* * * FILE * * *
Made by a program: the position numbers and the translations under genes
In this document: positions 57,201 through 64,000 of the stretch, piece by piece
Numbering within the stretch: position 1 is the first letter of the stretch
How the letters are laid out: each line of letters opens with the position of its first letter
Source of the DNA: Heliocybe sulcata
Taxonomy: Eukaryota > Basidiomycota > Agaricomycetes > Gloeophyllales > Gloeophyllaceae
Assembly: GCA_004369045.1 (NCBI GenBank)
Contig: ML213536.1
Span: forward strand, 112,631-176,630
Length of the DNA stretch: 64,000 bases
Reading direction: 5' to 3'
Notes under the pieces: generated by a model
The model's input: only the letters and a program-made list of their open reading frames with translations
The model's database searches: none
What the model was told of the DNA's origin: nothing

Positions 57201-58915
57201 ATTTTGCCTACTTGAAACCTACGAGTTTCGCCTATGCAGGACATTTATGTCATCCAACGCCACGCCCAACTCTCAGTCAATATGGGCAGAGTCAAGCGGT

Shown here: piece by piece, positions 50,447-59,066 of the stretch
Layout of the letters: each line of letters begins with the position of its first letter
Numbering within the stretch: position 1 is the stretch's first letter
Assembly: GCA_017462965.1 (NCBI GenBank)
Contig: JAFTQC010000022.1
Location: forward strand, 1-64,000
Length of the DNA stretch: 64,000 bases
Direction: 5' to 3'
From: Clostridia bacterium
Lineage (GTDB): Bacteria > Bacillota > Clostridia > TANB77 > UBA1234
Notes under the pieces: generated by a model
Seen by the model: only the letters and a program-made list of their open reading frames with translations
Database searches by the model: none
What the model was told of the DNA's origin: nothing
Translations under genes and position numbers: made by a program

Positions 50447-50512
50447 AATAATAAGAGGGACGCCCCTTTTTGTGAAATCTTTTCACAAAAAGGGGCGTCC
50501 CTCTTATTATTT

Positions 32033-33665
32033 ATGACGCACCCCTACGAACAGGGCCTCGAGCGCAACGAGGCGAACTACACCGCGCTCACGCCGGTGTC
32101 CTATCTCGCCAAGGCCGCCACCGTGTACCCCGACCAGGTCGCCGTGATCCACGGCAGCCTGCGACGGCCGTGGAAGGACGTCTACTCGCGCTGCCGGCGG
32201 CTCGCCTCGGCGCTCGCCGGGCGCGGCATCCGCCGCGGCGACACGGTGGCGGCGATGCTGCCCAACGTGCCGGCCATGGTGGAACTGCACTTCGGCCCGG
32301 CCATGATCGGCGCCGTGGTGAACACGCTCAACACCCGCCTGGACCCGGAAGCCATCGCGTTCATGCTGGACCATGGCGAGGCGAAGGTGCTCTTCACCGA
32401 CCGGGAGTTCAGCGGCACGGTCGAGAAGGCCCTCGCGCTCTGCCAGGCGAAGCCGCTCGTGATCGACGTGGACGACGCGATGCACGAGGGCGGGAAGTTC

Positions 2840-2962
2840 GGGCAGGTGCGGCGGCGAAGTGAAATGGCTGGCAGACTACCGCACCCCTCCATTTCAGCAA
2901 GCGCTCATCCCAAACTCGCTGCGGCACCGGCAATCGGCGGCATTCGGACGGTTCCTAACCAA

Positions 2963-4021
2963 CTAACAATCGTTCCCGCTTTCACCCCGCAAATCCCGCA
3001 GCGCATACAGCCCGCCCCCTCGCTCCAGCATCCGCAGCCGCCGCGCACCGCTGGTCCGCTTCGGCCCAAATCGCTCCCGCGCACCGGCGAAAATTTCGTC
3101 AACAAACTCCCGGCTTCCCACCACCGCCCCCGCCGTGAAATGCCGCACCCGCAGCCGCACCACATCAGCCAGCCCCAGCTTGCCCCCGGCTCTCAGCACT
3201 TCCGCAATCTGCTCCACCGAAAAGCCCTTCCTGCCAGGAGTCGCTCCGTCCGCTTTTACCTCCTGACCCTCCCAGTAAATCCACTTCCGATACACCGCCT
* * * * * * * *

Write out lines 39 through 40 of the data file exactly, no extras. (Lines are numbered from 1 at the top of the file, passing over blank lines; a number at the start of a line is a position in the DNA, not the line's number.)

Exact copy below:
32201 CTCGCCTCGGCGCTCGCCGGGCGCGGCATCCGCCGCGGCGACACGGTGGCGGCGATGCTGCCCAACGTGCCGGCCATGGTGGAACTGCACTTCGGCCCGG
32301 CCATGATCGGCGCCGTGGTGAACACGCTCAACACCCGCCTGGACCCGGAAGCCATCGCGTTCATGCTGGACCATGGCGAGGCGAAGGTGCTCTTCACCGA